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Implementation of missing features to enjoy functional programming in Python

Project description enjoy FP in Python

Despite the fact that Python is not pure-functional programming language, it’s multi-paradigm PL and it gives you enough freedom to take credits from functional programming approach. There are theoretical and practical advantages to the functional style:

  • Formal provability
  • Modularity
  • Composability
  • Ease of debugging and testing library provides you with missing “batteries” to get maximum from functional approach even in mostly-imperative program.

More about functional approach from my Pycon UA 2012 talks: Functional Programming with Python.

Scala-style lambdas definition

from fn import _
from fn.op import zipwith
from itertools import repeat

assert list(map(_ * 2, range(5))) == [0,2,4,6,8]
assert list(filter(_ < 10, [9,10,11])) == [9]
assert list(zipwith(_ + _)([0,1,2], repeat(10))) == [10,11,12]

More examples of using _ you can find in test cases declaration (attributes resolving, method calling, slicing).

Attention! If you work in interactive python shell, your should remember that _ means “latest output” and you’ll get unpredictable results. In this case, you can do something like from fn import _ as X (and then write functions like X * 2).

If you are not sure, what your function is going to do, you can print it:

from fn import _

print (_ + 2) # "(x1) => (x1 + 2)"
print (_ + _ * _) # "(x1, x2, x3) => (x1 + (x2 * x3))"

_ will fail with ArityError (TypeError subclass) on inaccurate number of passed arguments. This is one more restrictions to ensure that you did everything right:

>>> from fn import _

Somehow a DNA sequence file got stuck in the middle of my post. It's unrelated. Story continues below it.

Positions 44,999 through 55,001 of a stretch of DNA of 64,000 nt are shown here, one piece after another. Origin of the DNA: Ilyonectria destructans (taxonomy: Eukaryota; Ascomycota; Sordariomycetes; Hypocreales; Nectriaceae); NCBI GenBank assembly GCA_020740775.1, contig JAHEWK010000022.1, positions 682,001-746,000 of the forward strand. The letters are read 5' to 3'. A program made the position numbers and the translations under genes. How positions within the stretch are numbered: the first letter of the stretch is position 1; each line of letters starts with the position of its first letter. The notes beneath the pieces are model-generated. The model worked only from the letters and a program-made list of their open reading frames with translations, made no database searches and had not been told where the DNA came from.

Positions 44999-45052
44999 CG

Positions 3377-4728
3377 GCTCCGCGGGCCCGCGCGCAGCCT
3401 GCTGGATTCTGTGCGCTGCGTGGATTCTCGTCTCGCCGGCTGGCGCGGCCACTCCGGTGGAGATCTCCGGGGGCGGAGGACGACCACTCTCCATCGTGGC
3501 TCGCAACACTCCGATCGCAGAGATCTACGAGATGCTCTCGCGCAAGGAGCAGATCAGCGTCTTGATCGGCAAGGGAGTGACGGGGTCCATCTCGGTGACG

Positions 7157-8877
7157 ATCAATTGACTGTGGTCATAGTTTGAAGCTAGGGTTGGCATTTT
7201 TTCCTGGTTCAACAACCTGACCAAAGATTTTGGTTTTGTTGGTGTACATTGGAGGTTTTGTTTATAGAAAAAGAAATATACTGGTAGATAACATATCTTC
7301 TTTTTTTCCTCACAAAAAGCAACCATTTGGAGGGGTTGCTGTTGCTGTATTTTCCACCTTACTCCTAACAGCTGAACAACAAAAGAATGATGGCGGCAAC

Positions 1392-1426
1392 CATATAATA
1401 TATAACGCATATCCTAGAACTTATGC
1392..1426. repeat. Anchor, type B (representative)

>>> (_ + _)(1)
Traceback (most recent call last):
  File "<stdin>", line 1, in <module>
  File "fn/", line 82, in __call__
    raise ArityError(self, self._arity, len(args))
fn.underscore.ArityError: (_ + _) expected 2 arguments, got 1

Streams and infinite sequences declaration

Lazy-evaluated scala-style streams. Basic idea: evaluate each new element “on demand” and share calculated elements between all created iterators. Stream object supports << operator that means pushing new elements when it’s necessary.

Simplest cases:

from fn import Stream

s = Stream() << [1,2,3,4,5]
assert list(s) == [1,2,3,4,5]
assert s[1] == 2
assert list(s[0:2]) == [1,2]

s = Stream() << range(6) << [6,7]
assert list(s) == [0,1,2,3,4,5,6,7]

def gen():
    yield 1
    yield 2
    yield 3

s = Stream() << gen << (4,5)
assert list(s) == [1,2,3,4,5]

Lazy-evaluated stream is useful for infinite sequences, i.e. fibonacci sequence can be calculated as:

from fn import Stream
from fn.iters import take, drop, map
from operator import add

f = Stream()
fib = f << [0, 1] << map(add, f, drop(1, f))

assert list(take(10, fib)) == [0,1,1,2,3,5,8,13,21,34]
assert fib[20] == 6765
assert list(fib[30:35]) == [832040,1346269,2178309,3524578,5702887]

High-level operations with functions

fn.F is a useful function wrapper to provide easy-to-use partial application and functions composition.

from fn import F, _
from operator import add, mul

# F(f, *args) means partial application
# same as functools.partial but returns fn.F instance
assert F(add, 1)(10) == 11

# F << F means functions composition,
# so (F(f) << g)(x) == f(g(x))
f = F(add, 1) << F(mul, 100)
assert list(map(f, [0, 1, 2])) == [1, 101, 201]
assert list(map(F() << str << (_ ** 2) << (_ + 1), range(3))) == ["1", "4", "9"]

You can find more examples for compositions usage in fn._ implementation source code.